"Theodore Roosevelt Roughrider" portrays North Dakota's most famous adopted son as colonel of the regiment he commanded in the Spanish-American War. The sculptor, Alexander Phimister Proctor, was born in Canada and raised in Colorado. Alexander Proctor was a contemporary of Frederic Remington and Charles Russell. He dedicated his life to creating monumental statues throughout the United States. His other equestrian works include statues of General William T. Sherman in New York's Central Park and General Robert E. Lee in Dallas plus Denver's infamous "Bronco Buster." Proctor's original tribute to Roosevelt is erected in Portland Oregon and was the subject of the Metropolitan Museum of Art's first educational film on the work of a sculptor.
Alexander Proctor had met Theodore Roosevelt at the 1893 World's Fair. Roosevelt commissioned Proctor to make several sculptures for the White House during his presidency. According to the Inventory of American Sculpture (IAS), the Mandan sculpture is a smaller version of the one commissioned by Dr. Henry Waldo Coe for the City of Portland.
Proctor remarked about his intention: "I wanted to give the world... the impression of Roosevelt as I knew him --- as, indeed, I always think of him. I most admired his fearlessness, his courage, and the energy always waiting to spring into action. I never thought of him as a man of hasty, ill-considered action. All his exuberance, all his restlessness, was only the surface that covered a quiet dignity and reserve. The popular idea of him is that he never was in repose. I wanted to show him as he appeared to me, with all his magnificent energy held in check."
Coe met Theodore Roosevelt while living in Dakota Territory, and the two formed a long-lasting friendship. Dr. Coe was Mandan's first elected mayor and represented the city's residents in the last territorial legislature in 1885. He and his wife relocated to Portland in 1891. While he commissioned the original statue for Portland, he later presented this smaller version to the City of Mandan.
The statue was designed with the approval of the Roosevelt family. Edith and Kermit Roosevelt found the uniform TR wore at San Juan Hill rummaging through family trunks. They furnished it to Proctor to use in casting the statue. Roosevelt's widow Edith and all five of his surviving children and spouses attended the dedication.
Click to Enlarge - July 2 Dedication Ceremony Parade
Click to Enlarge - July 1924 Dedication Ceremony Attendees
The statue was cast in 1922 at the Roman Bronze Foundry in New York and dedicated July 2, 1924. It is bronze 56" x 56" x 20" in size with a stone base 57" x 72" x 56" prepared by Mandan master stonecutter Hynek Rybnicek.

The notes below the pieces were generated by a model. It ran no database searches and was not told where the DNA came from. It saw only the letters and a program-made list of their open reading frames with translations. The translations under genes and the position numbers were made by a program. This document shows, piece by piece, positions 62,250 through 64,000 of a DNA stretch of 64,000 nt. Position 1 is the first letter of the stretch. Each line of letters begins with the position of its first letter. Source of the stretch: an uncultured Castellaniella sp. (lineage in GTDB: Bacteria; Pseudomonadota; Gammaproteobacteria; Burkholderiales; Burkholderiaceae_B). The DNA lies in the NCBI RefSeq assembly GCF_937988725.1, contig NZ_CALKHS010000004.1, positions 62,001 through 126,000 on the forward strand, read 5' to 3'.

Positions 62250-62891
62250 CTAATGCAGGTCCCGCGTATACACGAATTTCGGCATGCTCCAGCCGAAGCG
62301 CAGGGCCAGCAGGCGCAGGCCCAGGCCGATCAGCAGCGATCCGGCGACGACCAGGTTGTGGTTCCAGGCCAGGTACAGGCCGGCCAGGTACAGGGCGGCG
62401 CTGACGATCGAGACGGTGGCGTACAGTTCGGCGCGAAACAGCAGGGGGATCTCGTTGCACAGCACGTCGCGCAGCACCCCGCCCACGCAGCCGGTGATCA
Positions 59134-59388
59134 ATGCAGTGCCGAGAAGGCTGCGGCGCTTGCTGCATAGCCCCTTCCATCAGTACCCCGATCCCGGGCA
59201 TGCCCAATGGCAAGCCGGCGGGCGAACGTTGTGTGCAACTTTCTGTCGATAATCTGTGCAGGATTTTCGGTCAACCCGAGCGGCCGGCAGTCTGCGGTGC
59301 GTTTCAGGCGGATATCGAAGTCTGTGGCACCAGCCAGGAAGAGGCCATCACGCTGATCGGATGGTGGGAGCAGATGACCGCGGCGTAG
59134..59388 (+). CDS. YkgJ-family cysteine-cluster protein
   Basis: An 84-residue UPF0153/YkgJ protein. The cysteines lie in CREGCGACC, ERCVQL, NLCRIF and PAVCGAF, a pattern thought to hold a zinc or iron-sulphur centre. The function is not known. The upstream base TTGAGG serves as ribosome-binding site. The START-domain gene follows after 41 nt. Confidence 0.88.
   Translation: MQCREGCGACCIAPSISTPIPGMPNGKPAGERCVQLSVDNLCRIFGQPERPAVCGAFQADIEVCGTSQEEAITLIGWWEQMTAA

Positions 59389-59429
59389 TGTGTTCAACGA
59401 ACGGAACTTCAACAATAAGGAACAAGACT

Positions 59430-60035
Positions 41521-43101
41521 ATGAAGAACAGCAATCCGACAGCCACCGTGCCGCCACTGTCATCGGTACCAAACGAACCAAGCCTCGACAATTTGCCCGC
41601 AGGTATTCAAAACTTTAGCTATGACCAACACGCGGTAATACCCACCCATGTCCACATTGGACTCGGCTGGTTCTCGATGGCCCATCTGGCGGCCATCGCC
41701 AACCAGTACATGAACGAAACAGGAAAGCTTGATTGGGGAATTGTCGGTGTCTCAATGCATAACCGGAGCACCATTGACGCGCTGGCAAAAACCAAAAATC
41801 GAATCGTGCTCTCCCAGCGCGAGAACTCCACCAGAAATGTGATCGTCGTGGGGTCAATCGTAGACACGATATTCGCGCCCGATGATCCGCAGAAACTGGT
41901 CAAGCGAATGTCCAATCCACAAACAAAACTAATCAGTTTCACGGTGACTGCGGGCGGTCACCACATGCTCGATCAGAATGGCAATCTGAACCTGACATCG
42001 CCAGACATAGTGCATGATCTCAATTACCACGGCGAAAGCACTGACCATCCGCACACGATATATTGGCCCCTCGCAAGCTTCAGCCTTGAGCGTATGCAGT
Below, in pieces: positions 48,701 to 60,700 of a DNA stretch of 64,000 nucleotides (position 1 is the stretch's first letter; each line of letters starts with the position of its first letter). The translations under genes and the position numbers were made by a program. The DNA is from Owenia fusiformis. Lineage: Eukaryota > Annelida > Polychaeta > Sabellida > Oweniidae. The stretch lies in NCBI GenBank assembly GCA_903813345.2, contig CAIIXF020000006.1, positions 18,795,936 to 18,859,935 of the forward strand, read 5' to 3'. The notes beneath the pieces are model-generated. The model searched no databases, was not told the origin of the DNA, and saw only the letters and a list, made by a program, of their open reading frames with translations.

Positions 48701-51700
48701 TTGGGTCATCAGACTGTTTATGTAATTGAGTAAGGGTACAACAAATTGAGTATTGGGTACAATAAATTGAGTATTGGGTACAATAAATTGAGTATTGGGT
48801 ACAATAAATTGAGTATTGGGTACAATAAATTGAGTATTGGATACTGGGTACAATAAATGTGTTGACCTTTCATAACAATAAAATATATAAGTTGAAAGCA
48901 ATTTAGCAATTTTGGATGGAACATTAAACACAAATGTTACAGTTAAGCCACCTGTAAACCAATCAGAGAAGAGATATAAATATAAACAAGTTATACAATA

After the unveiling of the bronze statue in Mandan, the Mandan Daily Pioneer newspaper reported of the crowd attending the ceremony, "Hundreds of cowboys, a half thousand Indians, intermingled with the six hundred Legionnaires were for the state convention, school children, old timers of the early days, staid business in fantastic roundup shirts and holiday sombreros and a large number of service men in uniform.” A message was also read from President Coolidge.
A full-scale replica of the statute was cast in 1923 in bronze on California light grey Raymond granite pedestal by the Henry Bonnard Foundry, New York and is on display in Minot. During his lifetime, Dr. Coe refused requests for the statue to be copied and for Philadelphia's Fairmont Park and New York's Central Park. The 12" cast from the original statue was kept for over 7 decades in the State Historical Society of ND archives but was transferred in 2007 to the new Proctor Museum in Wyoming.
Enlarged portion of March 1924 NP Railroad property plat
The statue was dedicated on July 2, 1924 and originally installed along Main Street in the center of the eastside depot park. It was moved to its current location centered on the intersection of Main Street and Third Avenue in 1930 in conjunction with the construction of the current depot in 1930 . The wooden flag pole from Fort Abraham Lincoln was also moved to the NP Railroad Depot ellipse. But its condition eventually deteriorated and it was replaced with the metal flagpole in place today.
Theodore Roosevelt served for a short term as a Morton County deputy sheriff. Sheriff George Harmon authorized Roosevelt to track down the three men TR accused of stealing his 16 foot long boat. The three were eventually subdued by Roosevelt with no fight and brought to trial in Mandan. One was set free and the other two received five year prison terms in the Bismarck penitentiary. The boat was stolen from Roosevelt's Elkhorn ranch in a very wintery April 1886 in was then in Morton County (now in Billings County) north of Medora. Being too cold after capturing the thieves, Roosevelt did not tie their hands or feet. He borrowed a wagon, walking guard behind them for the period of 36 hours without sleep until first stopping in Dickinson.
The MHSoc's museum and office is located at 3827 30th Avenue NW; PO Box 98; Mandan, ND 58554 Contact us at email@example.com